Today marks the 5th day of my breakfast journal. To be honest, I wanted a hot, fluffy stack of pancakes this morning but I stuck with my original and healthier plan to finish my leftovers. So, rather than gratify my indulgence for the flapjacks, I ate a grilled chicken breast with the remainder of my kale medley (see below) and green tea. In case you're wondering about those pancakes; I do allow myself to eat a healthier version but not too often because they simply don't agree with me.
If you find it difficult to make the right food choices, ask yourself the following questions before you indulge:
How does that food make you feel after eating it? If you notice gastrointestinal discomfort or a change in your mood or energy level, your body is trying to tell you something.
How is the food prepared? If it is fried, smothered in cream, gravy, etc., or prepared with lots of additives, sugar and preservatives, you should limit the amount you eat.
What is it derived from? For instance, if it comes from white flour or a "chemistry lab," leave it alone!
There are many factors that influence the choices we make when it comes to food. I think most of you will agree that those choices and eating habits tend to be ingrained deeply and thus, hard to break. My advice is to identify the most dangerous foods you eat and to eliminate them one at a time. But before doing so, create your own little contingency plan by figuring out a healthier version or substitute and always plan your meals so that you don't find yourself feeling ravenous and unprepared. As for the other, not-so-dangerous foods, allow yourself to enjoy them in moderation. "Moderation is the key."
I love eggs and decided to have some for breakfast today. As usual, I sipped on a cup of green tea first thing this am. I ate a roasted apple and a handful of pumpkin seeds (you can check them out below) before my meal. The actual breakfast consisted of 4 egg whites and 1 yolk cooked with Pam cooking spray. I wrapped the eggs in a whole wheat, spinach tortilla...the rest is history.
Often, I am asked how many eggs one should eat in a week. Eggs have gotten a bum wrap because of the cholesterol content found in the yolk. According to Dr. Gerald Gau, a cardiologist at the Mayo Clinic, one large yolk has approximately 213 milligrams (mg) of cholesterol. He advises healthy individuals to limit their daily intake to less than 300 mg. Individuals suffering from cardiovascular disease, diabetes or high "LDL" cholesterol - also referred to as "lousy" cholesterol- should limit their intake to less than 200 mg.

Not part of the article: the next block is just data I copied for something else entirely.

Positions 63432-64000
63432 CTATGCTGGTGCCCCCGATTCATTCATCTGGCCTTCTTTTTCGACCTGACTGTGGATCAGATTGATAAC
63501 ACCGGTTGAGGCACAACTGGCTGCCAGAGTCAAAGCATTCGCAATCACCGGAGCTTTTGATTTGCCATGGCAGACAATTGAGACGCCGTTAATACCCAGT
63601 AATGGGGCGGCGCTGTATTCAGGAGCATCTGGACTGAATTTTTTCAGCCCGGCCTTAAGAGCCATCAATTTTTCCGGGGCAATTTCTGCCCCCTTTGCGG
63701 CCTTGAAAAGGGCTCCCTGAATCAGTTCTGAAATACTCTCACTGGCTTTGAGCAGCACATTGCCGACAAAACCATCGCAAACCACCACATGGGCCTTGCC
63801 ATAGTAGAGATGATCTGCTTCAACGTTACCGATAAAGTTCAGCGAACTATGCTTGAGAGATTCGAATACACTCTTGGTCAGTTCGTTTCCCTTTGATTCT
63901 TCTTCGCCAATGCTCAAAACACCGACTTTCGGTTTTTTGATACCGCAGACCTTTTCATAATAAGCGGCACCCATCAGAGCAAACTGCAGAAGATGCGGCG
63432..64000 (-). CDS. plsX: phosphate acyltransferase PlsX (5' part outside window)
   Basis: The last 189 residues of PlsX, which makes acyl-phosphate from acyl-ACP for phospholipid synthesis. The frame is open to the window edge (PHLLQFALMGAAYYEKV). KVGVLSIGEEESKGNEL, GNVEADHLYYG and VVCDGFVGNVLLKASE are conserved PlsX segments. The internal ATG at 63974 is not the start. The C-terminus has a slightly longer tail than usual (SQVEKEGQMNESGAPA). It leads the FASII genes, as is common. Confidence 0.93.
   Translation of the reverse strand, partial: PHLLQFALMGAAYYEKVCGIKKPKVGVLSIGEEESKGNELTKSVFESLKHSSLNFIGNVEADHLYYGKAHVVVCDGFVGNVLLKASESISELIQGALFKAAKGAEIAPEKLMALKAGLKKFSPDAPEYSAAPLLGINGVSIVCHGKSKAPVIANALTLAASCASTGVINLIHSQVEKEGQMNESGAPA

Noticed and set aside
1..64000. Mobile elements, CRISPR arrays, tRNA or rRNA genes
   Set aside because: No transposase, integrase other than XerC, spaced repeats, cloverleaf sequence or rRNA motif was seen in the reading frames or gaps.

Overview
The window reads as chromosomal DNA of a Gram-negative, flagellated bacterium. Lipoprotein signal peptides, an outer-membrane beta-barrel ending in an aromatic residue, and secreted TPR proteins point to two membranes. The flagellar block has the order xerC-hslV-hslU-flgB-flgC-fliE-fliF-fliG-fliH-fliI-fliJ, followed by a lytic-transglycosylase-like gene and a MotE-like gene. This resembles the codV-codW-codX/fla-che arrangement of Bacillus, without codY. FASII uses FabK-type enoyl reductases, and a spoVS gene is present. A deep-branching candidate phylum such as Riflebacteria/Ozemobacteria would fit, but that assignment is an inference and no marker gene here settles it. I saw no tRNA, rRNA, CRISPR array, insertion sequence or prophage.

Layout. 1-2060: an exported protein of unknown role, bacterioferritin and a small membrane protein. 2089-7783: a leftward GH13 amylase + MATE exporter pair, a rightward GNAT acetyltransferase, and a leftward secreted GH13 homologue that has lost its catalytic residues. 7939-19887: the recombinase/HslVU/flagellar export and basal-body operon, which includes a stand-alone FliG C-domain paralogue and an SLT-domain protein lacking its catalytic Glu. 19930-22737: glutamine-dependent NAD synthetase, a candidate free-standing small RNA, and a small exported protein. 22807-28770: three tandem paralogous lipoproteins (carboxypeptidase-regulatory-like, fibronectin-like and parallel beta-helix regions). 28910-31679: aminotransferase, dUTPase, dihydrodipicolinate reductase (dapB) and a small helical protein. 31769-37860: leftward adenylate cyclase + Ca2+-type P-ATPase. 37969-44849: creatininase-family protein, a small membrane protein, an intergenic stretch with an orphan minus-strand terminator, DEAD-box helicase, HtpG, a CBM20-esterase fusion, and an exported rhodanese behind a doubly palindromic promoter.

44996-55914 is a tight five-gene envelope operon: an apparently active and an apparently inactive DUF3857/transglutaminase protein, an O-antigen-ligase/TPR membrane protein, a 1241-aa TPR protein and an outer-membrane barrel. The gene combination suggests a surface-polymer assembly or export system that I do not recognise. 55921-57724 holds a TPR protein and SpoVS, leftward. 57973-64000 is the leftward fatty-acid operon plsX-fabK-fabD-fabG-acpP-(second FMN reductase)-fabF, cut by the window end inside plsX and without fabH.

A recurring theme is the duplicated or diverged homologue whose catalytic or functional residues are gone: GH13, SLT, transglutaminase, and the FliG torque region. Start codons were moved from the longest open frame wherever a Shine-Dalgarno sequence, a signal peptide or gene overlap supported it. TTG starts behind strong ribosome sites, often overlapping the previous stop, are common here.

So how many should you eat? Well that depends on your health status, as mentioned above, and your overall eating habits. And don't forget, it's the yolk that is harmful, not the white of the egg. The egg white is an excellent source of protein. Back to the question. If you're going to blow your daily limit of cholesterol at breakfast by scoffing down the egg special at the local diner, then you should limit the amount of cholesterol you consume for the remainder of the day.
OK, I stumbled accross these at Whole Foods the other day. They're pretty tasty and low in saturated fat but high in the omegas. Look for them at your local "whole paycheck" or health food store, or go to www.Gerbspumpkinseeds.com. I'm just an email away if you'd like more info on cholesterol or the omegas.
My blog is dedicated to anyone who values fitness and good health. And I mean ANYONE; women, men, boys, girls, the young and not-so-young, and everyday people! Your age, physical condition or fitness level does not matter.
I'm a personal trainer and fitness coach and I want to celebrate fitness by encouraging those of you who value it to stick with it and to "Flaunt" it while doing it!!
Please email your stories, pics, resources and suggestions. The only rules are to keep it real and to stay positive. My email address, is Chesna@Fitesteem.com. Thank you and always remember to "Flaunt" it!